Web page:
A new book aims to summarize the "state of the art" on no-take marine reserves, providing an overview of current expertise on reserve science, planning, and management. Targeting a broad audience - including non-expert scientists, students, managers, decision-makers, conservationists, and other stakeholders - the book provides analysis on all aspects of reserves, as well as detailed case studies from around the world.
Funding available for coral reef conservation
For many people, the term "marine protected area" evokes the idea of a pristine ecosystem, remote from human activities. The image of a city waterfront might not come to mind. However, MPAs can perform important functions near urban centers - serving as recreational sites, for example, or as protective zones for remaining patches of undisturbed habitat, among other purposes.
A new international agreement to protect the wreck of the Titanic from destructive activities has now been signed by two parties: the US, which signed it in June 2004, and the UK, which signed in 2003. Under the accord, parties will regulate activities such as research and salvage that may disturb or harm the wreck site. The agreement will take effect once both parties enact implementing legislation - that is, once their national legislative bodies agree to be obligated by the accord.
A seven-member panel of US scientists and policy experts has released a consensus statement on the effects of no-take marine reserves, their usefulness in fisheries management in the US, and how they may be designed, monitored, and evaluated. The statement also addresses sources of uncertainty associated with marine reserves, and recommends areas for further study. It is available online at http://www.nfcc-fisheries.org/consensus.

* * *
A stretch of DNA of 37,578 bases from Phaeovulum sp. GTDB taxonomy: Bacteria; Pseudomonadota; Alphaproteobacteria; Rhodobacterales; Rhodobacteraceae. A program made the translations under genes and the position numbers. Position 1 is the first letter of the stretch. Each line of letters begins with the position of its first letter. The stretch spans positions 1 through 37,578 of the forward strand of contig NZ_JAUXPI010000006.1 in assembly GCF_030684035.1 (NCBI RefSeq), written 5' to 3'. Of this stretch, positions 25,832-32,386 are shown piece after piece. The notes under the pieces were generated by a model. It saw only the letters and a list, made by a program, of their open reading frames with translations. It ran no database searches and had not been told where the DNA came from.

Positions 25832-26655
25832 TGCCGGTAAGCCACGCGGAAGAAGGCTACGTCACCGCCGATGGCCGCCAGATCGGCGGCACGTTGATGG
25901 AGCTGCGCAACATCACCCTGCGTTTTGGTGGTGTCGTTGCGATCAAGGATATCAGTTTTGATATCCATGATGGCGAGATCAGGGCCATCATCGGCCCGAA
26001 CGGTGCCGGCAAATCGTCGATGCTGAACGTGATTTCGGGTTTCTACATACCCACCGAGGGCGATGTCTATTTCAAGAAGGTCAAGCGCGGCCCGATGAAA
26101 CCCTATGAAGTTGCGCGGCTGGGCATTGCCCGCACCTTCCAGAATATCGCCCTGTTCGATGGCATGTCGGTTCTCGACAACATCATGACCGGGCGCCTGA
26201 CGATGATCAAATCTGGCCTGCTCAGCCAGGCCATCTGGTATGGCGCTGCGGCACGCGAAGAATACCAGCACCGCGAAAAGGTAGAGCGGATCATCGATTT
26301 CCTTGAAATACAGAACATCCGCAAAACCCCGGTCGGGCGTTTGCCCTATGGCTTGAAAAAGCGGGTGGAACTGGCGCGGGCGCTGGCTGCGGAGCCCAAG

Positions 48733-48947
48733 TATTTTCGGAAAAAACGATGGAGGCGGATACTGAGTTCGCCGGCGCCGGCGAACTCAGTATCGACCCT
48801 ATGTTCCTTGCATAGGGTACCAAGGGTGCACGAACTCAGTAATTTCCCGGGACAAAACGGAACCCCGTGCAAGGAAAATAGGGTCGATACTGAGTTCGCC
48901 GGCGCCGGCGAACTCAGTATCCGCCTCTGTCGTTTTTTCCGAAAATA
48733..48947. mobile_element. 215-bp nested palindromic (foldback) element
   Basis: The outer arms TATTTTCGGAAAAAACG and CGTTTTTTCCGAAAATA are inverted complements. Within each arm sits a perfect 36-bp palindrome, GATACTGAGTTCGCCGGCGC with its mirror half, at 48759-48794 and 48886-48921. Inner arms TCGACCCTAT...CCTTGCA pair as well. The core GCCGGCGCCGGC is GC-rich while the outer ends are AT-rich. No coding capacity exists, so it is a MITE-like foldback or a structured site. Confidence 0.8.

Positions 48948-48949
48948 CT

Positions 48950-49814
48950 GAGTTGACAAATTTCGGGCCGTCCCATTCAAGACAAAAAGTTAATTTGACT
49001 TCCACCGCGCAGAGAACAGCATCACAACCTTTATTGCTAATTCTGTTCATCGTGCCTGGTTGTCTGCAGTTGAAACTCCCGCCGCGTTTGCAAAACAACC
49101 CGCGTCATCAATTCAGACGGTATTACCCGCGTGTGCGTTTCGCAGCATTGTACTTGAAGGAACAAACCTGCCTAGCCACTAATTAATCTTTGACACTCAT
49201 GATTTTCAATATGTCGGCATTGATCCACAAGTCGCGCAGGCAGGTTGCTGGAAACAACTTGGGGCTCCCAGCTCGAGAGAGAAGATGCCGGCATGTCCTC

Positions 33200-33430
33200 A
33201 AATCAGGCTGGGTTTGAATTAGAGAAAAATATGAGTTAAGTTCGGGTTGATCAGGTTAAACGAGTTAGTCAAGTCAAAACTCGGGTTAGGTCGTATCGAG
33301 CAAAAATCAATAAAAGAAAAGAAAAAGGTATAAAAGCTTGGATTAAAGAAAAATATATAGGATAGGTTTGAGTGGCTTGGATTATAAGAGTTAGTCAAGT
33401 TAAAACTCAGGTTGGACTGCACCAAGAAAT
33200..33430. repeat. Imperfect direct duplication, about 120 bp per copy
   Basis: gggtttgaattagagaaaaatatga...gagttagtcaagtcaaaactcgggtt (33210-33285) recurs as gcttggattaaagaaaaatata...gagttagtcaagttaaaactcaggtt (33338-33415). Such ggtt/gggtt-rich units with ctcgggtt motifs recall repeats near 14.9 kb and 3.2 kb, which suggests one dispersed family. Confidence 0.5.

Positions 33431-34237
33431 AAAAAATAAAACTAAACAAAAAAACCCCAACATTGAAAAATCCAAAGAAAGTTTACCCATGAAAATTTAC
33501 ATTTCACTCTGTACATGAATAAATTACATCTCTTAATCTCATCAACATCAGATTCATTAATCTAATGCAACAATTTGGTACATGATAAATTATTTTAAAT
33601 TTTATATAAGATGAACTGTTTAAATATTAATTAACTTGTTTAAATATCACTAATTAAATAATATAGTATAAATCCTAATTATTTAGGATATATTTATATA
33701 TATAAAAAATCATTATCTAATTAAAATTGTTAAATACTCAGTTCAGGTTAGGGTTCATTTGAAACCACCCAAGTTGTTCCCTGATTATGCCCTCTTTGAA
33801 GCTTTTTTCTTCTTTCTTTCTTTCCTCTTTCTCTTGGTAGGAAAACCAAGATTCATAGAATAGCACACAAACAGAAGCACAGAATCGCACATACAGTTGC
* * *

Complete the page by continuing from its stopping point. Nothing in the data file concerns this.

Correction: Komandorsky Zapovednik, Russia's largest MPA, was designated in 1993, not 1992 as described in the August 2004 issue of MPA News. Its new director, who was mentioned in the issue but not named, is Nikolay Pavlov.
Dear MPA News:
The benefits of tourism to MPAs can be significant, including the potential for generating revenue to support management (MPA News 2:8). Like other human activity in marine protected areas, though, tourism has environmental impacts. Damage to coral reefs from careless divers, as well as pollution and other ecosystem impacts from recreational vessels, are among the range of tourism effects documented in MPAs worldwide. Controlling these impacts can be as important an element of MPA management as any other.
Within the extensive Russian system of protected areas is a network of strictly protected nature reserves, called zapovedniks (zap-o-VED-niks). Dating back to 1916 when the first zapovednik was designated, this network now has 100 terrestrial and marine sites, stretching from the Black Sea to the Bering Sea. Of these, the most easterly is off the coast of Kamchatka: the Komandorsky Zapovednik, two mountainous islands surrounded by a 30-mile no-take zone. With 34,633 km2 of marine area, it is Russia's largest MPA.
Scorecard available for management effectiveness
Measuring the success of an MPA in meeting its goals can involve a significant amount of fieldwork and data collection - a challenge for resource-strapped MPAs. A new scorecard, produced by the World Bank, provides a simple, site-level tool to help managers and stakeholders assess their MPAs without additional field level research. It is available online in PDF format at http://www.mpascorecard.net.